Executors (Tas)

A testator appoints a person as executor in their will to manage their affairs after their death. In Tasmania, an executor of an estate has considerable responsibility for the deceased estate administration. Particularly, this person safeguards the deceased’s assets during the probate period until they are transferred to the designated beneficiaries. An executor who does not take their responsibility seriously can cause considerable damage to the deceased estate and the beneficiaries’ interests. This article outlines the role of the executor in Tasmania, with particular focus on the risk of executor misconduct.

An executor can be any adult with legal capacity. A testator often chooses a close friend or family member to act, but it is also possible to appoint a professional to administer the estate. It is best for a testator to appoint more than one executor to provide contingency and oversight. In Tasmania, if multiple appointed executors are willing to act, they can act as co-executors of the estate. In that case, they have joint authority and must agree on major decisions, such as selling real property and defending the estate in court. For smaller estate administration matters, such as selling household furniture, either party can act on behalf of the deceased estate. This arrangement allows for a more efficient sharing of responsibility as a pair can support each other and work to their own strengths. Many testators appoint a solicitor to manage the administrative duties of the executor, while a family member takes care of personal property and the deceased’s pets during the probate period.

Renunciation

Just because a testator lists a person as an executor in their will, does not mean that the nominated person must accept the responsibility. A nominated person can instead ask the State Trustee of Tasmania to act on their behalf. Alternatively, the designated executor can sign a renunciation. Although the nominated person might consider it helpful to complete a few preliminary tasks before handing over responsibility, it is essential for them to turn over the responsibility prior to commencing any executorship duties. Once a person has undertaken any executor duty, they have implicitly accepted the role and it is much harder to renounce. A person who is unsure whether they should accept the responsibility should consult a solicitor before taking any action.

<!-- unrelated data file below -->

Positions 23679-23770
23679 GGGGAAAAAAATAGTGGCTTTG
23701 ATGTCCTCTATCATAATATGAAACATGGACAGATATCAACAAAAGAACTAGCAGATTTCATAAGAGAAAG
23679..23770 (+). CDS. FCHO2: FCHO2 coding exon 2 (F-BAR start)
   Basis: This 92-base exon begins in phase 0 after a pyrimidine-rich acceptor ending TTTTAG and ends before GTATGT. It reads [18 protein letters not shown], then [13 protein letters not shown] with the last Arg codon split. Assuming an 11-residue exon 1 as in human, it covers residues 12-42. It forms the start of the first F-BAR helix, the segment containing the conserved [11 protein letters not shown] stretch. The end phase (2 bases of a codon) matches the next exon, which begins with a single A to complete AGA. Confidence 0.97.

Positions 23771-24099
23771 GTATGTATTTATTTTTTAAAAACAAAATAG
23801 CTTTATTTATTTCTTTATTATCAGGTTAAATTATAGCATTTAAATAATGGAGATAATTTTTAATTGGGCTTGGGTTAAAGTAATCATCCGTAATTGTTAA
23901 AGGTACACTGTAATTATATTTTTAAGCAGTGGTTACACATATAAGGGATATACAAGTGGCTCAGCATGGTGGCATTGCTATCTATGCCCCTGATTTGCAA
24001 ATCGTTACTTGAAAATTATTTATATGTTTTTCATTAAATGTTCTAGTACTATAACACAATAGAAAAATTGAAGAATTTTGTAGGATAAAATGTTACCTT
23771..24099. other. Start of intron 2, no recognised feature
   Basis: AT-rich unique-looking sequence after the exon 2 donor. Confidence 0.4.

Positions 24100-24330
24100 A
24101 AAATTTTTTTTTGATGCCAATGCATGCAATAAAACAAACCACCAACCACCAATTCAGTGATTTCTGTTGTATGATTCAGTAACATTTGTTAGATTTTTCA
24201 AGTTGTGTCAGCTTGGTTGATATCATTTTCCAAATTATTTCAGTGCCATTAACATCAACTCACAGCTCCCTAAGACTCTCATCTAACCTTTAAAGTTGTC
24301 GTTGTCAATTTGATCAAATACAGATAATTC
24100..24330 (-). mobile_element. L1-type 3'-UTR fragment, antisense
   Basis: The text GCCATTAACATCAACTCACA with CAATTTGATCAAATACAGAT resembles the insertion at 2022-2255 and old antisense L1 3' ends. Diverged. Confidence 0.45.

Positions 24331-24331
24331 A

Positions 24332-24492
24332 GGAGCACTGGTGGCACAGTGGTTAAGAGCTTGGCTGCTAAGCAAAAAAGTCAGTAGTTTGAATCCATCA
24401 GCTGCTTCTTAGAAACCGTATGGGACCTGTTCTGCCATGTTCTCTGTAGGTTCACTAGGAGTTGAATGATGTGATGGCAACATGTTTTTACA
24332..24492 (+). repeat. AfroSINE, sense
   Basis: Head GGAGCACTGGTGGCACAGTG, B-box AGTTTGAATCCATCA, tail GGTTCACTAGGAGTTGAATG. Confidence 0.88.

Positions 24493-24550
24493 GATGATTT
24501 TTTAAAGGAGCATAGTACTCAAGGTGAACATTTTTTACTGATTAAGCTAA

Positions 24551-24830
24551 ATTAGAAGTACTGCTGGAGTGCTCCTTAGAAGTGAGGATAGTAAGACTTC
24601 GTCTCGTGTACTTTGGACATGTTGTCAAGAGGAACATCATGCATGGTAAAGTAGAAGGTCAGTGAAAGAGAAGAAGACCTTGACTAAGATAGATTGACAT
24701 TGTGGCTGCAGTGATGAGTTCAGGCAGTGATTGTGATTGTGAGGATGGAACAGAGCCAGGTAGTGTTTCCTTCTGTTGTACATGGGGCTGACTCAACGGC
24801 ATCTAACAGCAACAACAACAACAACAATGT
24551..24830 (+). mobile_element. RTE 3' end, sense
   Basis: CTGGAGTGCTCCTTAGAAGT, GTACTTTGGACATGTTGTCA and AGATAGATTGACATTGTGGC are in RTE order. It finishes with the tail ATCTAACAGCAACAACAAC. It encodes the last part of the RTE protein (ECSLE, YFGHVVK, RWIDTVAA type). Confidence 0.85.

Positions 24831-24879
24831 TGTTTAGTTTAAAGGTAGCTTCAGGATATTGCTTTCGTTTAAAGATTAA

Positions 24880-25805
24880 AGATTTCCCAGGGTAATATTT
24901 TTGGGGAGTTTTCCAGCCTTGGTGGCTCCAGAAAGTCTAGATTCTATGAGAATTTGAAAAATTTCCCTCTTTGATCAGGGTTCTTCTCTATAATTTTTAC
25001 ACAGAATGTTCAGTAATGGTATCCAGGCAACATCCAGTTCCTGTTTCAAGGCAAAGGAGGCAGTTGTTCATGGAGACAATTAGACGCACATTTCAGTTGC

Duties Of An Executor In Tasmania

Executors are responsible for administering the deceased’s will in line with the deceased’s wishes. Broadly speaking, they should follow the deceased’s instructions precisely. However, the executor can only follow testamentary instructions if they are in line with the laws that govern wills and estates in Tasmania. At all times, they must act honestly and with due care to protect the deceased estate, but they do not need to be impartial. In fact, most have a vested interest in the estate as beneficiaries of the will.

Executors might be in charge of the following duties while managing a deceased estate:

  • Make burial and funeral arrangements;
  • Meet with the deceased’s family members and business and legal associates;
  • Advise beneficiaries of the will and mediate disputes between parties;
  • Prepare a Statement of Assets and Liabilities;
  • Obtain probate grant and attend to legal issues;
  • Collect, store and insure assets and valuables;
  • Protect assets of the estate and business interests;
  • Distribute estate; and
  • Establish any ongoing trusts.

Executor Commission

Acting as an executor can be a challenging responsibility that involves many hours of labour. As an executor is often also a primary beneficiary of the will, it is in their best interest to administrate the estate swiftly and efficiently. Otherwise, a testator might make a small provision for them in their will in recognition of their efforts.

Under the Administration and Probate Act 1935, the executor can apply for an “executor’s commission” for their efforts on behalf of the deceased estate. The Supreme Court makes orders to defray any of the costs and expenses incurred during the estate administration. Additionally, they can claim a “just and reasonable” commission, not exceeding 5% of the total estate, for their “pains and trouble”.

In Tasmania, if the testator appoints their solicitor to act as executor, the solicitor cannot receive an executor’s commission unless the deceased received independent legal advice on the matter prior to signing the will.

Executor Misconduct In Tasmania

An executor has a fiduciary duty to care for the deceased estate so that the beneficiaries do not suffer loss. If the executor breaches their duty of care, they can be personally liable. For instance, a beneficiary can complain to the Supreme Court of Tasmania if an executor fails to act with diligence or deliberately misappropriates funds. They must also answer to the court if there is an unreasonable delay in the administration of the estate.

If you require legal advice or representation in any legal matter, please contact Go To Court Lawyers.

Author

Nicola Bowes

Dr Nicola Bowes holds a Bachelor of Arts with first-class honours from the University of Tasmania, a Bachelor of Laws with first-class honours from the Queensland University of Technology, and a PhD from The University of Queensland. After a decade of working in higher education, Nicola joined Armstrong Legal in 2020.
Legal Hotline - Call Now 7am to midnight, 7 days